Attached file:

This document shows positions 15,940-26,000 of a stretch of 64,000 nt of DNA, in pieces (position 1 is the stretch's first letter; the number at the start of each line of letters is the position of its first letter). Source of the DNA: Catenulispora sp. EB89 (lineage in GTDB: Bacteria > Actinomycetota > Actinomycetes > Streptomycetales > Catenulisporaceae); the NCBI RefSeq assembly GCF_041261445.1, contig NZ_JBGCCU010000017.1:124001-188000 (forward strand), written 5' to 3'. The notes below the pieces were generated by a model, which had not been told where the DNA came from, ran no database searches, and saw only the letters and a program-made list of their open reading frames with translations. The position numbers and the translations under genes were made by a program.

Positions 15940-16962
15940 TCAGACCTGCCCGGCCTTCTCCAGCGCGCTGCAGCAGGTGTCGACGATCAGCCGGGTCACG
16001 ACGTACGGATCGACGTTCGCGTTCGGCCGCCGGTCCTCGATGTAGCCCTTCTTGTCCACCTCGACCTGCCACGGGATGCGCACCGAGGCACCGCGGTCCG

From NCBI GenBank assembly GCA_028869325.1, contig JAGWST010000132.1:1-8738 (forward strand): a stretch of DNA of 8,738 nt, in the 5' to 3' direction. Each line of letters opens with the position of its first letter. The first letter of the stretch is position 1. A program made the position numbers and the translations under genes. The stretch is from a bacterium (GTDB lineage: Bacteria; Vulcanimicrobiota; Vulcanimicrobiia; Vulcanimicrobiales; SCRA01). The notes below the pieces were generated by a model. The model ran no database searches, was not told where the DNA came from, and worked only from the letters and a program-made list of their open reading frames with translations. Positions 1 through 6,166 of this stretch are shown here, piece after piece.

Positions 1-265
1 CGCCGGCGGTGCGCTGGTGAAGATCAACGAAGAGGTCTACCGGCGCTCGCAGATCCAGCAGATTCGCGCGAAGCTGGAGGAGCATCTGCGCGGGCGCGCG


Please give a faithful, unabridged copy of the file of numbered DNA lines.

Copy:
This document shows positions 15,940-26,000 of a stretch of 64,000 nt of DNA, in pieces (position 1 is the stretch's first letter; the number at the start of each line of letters is the position of its first letter). Source of the DNA: Catenulispora sp. EB89 (lineage in GTDB: Bacteria > Actinomycetota > Actinomycetes > Streptomycetales > Catenulisporaceae); the NCBI RefSeq assembly GCF_041261445.1, contig NZ_JBGCCU010000017.1:124001-188000 (forward strand), written 5' to 3'. The notes below the pieces were generated by a model, which had not been told where the DNA came from, ran no database searches, and saw only the letters and a program-made list of their open reading frames with translations. The position numbers and the translations under genes were made by a program.

Positions 15940-16962
15940 TCAGACCTGCCCGGCCTTCTCCAGCGCGCTGCAGCAGGTGTCGACGATCAGCCGGGTCACG
16001 ACGTACGGATCGACGTTCGCGTTCGGCCGCCGGTCCTCGATGTAGCCCTTCTTGTCCACCTCGACCTGCCACGGGATGCGCACCGAGGCACCGCGGTCCG

From NCBI GenBank assembly GCA_028869325.1, contig JAGWST010000132.1:1-8738 (forward strand): a stretch of DNA of 8,738 nt, in the 5' to 3' direction. Each line of letters opens with the position of its first letter. The first letter of the stretch is position 1. A program made the position numbers and the translations under genes. The stretch is from a bacterium (GTDB lineage: Bacteria; Vulcanimicrobiota; Vulcanimicrobiia; Vulcanimicrobiales; SCRA01). The notes below the pieces were generated by a model. The model ran no database searches, was not told where the DNA came from, and worked only from the letters and a program-made list of their open reading frames with translations. Positions 1 through 6,166 of this stretch are shown here, piece after piece.

Positions 1-265
1 CGCCGGCGGTGCGCTGGTGAAGATCAACGAAGAGGTCTACCGGCGCTCGCAGATCCAGCAGATTCGCGCGAAGCTGGAGGAGCATCTGCGCGGGCGCGCG